Saturday, August 22, 2015

Artists' Journal Workshop: Personal Favorite Supplies from Cathy Johnson

I am on hold for Cathy Johnson's Artist's Journal Workshop book at the library right now, so I looked more into and found this great page while I'm waiting. She lists all of her favorite supplies for painting and artistic journaling. I'm in love!

I have always liked the idea of using watercolors out and about, but haven't tinkered with the supplies much. Mostly, I get overwhelmed by the idea of getting all the supplies together, making sure I had everything, and then "setting out" to find the right place. By then, it's a big thing in my head, and the thought of going out and doing it sounds like a whole lot of work, and maybe it would be easier to stay in and take a nap? No more! (Well, not no more napping, naps are good, too.) With these little tools, it would be easy to keep supplies in my car, and use inspiration as it comes to me. Or throw them in a tote bag when I may have down time, and just go from there. True artistic journaling.

Seriously? Here she uses a recycled Altoids tin with little trays of color, a tiny spritzer with water, and a tiny pencil and pen. Genius! She stuffs some good watercolor paper into a notebook skin and she's good to go! TWO THINGS to carry that can fit in your purse.

This is a little more like me. I might need more colors than an Altoids box affords. Luckily, I have a little tray of paints from when I was very young that words perfectly for this.

And lastly:

A little spray bottle that she uses to wet the paints in her tins, to add texture, etc., and she has a nesting cup that fits on top, too!

Go to her website below for more great stuff, it's fantastic! And if you haven't checked out her book yet, find that, as well:

Find it here

Please see Cathy's post, here:

Artists' Journal Workshop: Personal Favorite Supplies: What Journaling Supplies Work for YOU? We all like to see what other artists enjoy using in their journals; I started our with jus...

Monday, August 3, 2015

"Dog Days of Summer" Library Display

Thought I'd bring out one of my displays of August past by showing you...

Relax in the Dog Days of Summer - August 2013

I really had fun with this one. It's very simple. I found an image of a dog laying in the grass like this and wanted to basically make a display out of it. I had a volunteer cut out my little grassy pieces and pick out the letters. I drew the dog because the picture I had couldn't be blown up without a lot of pixellation. Add in a ton of books of all ages featuring dogs - and Dog Days of Summer came to life.

See more displays like this here.

Friday, July 31, 2015

Book Review: All the Light We Cannot See by Anthony Doerr

Image from

Book Review: 
All the Light We Cannot See by Anthony Doerr

Scribner. May 2014. ISBN: 978-1476746586

I waited a long time in line for this book at the library. When I first put myself on the holds list, I was 213th in line, and with a little bit of patience (and a lot of copies in circulation!), it finally landed on my desk. Problem was, when I got it I really wasn't in the mood for a WWII historical novel that was over 500 pages long, and I had a bunch of other books to read as well. I let it sit on my desk, silently judging me for not passing it on to the next eager patron on the waiting list, and just before I was about to check it in and send it on its way, I had a sudden urge to give it the benefit of the doubt. I would prove that I wasn't interested! I would just read a few pages...and now here I am, writing this review.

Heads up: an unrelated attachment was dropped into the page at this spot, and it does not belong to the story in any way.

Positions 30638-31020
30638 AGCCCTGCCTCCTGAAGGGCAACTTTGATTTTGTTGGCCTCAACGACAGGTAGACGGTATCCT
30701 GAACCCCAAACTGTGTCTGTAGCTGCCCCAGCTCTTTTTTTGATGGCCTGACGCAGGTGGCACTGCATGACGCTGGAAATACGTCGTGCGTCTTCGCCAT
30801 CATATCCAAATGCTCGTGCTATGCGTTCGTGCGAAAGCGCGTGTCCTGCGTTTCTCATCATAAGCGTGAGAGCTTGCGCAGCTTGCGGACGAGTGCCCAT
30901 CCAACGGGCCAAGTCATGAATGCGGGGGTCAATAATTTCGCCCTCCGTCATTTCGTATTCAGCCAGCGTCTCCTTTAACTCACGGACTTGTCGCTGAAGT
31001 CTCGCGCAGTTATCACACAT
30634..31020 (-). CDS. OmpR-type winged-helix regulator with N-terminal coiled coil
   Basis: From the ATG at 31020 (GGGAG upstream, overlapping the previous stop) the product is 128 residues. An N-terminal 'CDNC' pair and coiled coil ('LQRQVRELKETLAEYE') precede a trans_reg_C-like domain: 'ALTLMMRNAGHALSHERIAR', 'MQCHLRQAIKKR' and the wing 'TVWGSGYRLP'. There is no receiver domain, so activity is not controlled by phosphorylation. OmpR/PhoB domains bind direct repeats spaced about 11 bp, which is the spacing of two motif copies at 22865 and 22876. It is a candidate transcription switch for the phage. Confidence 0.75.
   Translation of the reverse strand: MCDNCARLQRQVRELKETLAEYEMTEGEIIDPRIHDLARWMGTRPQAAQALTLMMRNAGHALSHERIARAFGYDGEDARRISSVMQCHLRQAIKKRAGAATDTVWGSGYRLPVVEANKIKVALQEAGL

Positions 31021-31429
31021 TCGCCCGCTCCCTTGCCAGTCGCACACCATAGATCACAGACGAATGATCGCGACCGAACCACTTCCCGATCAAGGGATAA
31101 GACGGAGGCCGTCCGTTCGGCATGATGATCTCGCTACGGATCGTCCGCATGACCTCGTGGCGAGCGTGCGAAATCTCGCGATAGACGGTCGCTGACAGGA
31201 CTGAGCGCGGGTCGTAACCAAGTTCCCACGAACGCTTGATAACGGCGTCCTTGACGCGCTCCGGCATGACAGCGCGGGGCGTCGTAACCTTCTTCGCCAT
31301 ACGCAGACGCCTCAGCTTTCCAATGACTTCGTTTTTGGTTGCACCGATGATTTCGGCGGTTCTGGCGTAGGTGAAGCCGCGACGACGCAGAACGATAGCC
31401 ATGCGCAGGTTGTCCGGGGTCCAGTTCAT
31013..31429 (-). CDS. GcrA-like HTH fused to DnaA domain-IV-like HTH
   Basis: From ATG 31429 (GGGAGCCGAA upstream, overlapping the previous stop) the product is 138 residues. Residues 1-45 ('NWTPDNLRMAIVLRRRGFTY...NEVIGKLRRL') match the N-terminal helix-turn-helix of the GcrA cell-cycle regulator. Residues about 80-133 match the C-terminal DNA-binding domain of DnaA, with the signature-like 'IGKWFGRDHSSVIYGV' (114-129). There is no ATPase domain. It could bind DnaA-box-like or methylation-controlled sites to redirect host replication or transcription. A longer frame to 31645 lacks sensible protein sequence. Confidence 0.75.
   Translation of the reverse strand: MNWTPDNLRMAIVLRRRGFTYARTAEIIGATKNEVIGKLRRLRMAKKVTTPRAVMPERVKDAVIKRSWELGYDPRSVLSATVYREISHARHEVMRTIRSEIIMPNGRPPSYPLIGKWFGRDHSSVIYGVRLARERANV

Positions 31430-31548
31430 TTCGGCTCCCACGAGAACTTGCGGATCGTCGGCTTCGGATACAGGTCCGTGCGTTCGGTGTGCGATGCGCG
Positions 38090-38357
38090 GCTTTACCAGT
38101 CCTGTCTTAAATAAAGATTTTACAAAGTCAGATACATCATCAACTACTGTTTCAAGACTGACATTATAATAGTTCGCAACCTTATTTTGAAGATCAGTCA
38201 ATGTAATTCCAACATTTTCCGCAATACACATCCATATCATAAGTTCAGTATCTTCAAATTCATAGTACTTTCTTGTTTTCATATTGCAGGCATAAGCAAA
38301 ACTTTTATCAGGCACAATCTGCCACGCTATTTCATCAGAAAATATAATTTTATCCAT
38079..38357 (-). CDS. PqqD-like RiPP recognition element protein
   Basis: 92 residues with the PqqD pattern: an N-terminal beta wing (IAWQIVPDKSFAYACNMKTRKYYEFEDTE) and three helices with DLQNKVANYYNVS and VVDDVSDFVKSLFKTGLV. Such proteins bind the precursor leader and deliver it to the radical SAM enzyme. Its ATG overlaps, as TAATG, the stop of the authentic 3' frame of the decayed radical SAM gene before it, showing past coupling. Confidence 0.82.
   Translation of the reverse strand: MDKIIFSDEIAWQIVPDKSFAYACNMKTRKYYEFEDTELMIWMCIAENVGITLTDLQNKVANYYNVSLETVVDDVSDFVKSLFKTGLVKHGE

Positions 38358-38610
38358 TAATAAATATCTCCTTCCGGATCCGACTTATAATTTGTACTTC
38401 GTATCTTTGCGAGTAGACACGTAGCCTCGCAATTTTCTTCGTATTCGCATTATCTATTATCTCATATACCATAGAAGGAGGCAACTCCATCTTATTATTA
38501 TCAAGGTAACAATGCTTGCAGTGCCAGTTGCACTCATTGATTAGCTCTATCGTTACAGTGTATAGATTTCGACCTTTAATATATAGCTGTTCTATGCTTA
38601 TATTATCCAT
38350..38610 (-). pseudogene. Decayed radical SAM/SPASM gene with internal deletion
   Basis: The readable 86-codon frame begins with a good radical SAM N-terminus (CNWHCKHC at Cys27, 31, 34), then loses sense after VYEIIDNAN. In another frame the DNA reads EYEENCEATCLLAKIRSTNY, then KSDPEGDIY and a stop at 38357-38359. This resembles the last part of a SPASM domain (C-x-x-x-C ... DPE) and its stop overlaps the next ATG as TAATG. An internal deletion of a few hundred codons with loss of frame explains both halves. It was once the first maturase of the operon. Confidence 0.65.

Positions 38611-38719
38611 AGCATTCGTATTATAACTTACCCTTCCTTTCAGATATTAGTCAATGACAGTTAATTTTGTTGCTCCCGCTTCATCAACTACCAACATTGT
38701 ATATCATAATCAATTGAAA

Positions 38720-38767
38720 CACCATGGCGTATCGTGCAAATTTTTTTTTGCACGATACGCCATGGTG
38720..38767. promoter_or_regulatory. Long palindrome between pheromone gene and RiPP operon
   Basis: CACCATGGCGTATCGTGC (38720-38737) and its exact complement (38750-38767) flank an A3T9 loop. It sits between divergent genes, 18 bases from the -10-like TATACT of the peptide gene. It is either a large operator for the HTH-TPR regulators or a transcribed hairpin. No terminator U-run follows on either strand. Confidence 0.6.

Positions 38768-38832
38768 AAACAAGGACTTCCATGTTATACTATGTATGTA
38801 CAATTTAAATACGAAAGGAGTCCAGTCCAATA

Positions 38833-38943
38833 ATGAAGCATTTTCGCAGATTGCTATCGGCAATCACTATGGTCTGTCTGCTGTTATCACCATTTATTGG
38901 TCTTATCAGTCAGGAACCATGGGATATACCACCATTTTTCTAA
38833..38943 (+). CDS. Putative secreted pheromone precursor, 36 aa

This book follows the stories of two children before and during WWII and leads up to their ultimate convergence in the occupied French town of Saint-Malo. Spanning several years, the story is told from the alternating viewpoints of orphan Werner Pfenning, who grows up in the mining town of Zollverein in Germany, and a blind French girl named Marie-Laure, whose father works as a locksmith for the Natural History Museum in Paris. Werner lives in a children's home with his sister Jutta, and becomes especially good with radios. He gets the attention of the Third Reich, and is eventually recruited into a Hitler Youth school. Marie-Laure meanwhile, learns how to navigate without sight through Paris with the help of her father, who builds her a small replica of the city. She and her father eventually must flee Paris due to the occupation, and go to live with her great-uncle in Saint Malo, a tiny island off of the coast of France.


This book was beautiful in every aspect of the story - the characters, the plotting, the language, the detail. The language was especially incredible to me - all at once poignant, but not overwrought - leaving little images, or sounds, or textures, lingering in your head. The feel of being in Saint Malo smelling the sea air as a thousand snails crawl at your feet. The sense of dread as you wait in a truck beside Werner in a field full of sunflowers. It was easy to get hooked right away - Doerr's short chapters alternate voices, giving you a new perspective every few pages. This is great for short attention spans, and for short chunks of reading time (me on my lunch break, for example). Even as the story shifts from 1944 Saint Malo on the day that it is being barraged with bombs, to 1940 Paris as Marie-Laure and her father evacuate the city, Doerr's use of present tense makes everything feel crisp and of-the-moment.

It's a gorgeous story through and through, and those 531 pages were worth every word. Moreover, as does good literary fiction, it really reminds you that not everything is black and white, and makes you question what you would do under similar circumstances.

You'll like this book if you like:
  • great characterization
  • descriptive language
  • historical fiction
  • realism with no sugar coatings

And just for kicks, check out this video of author Anthony Doerr talking about All the Light We Cannot See!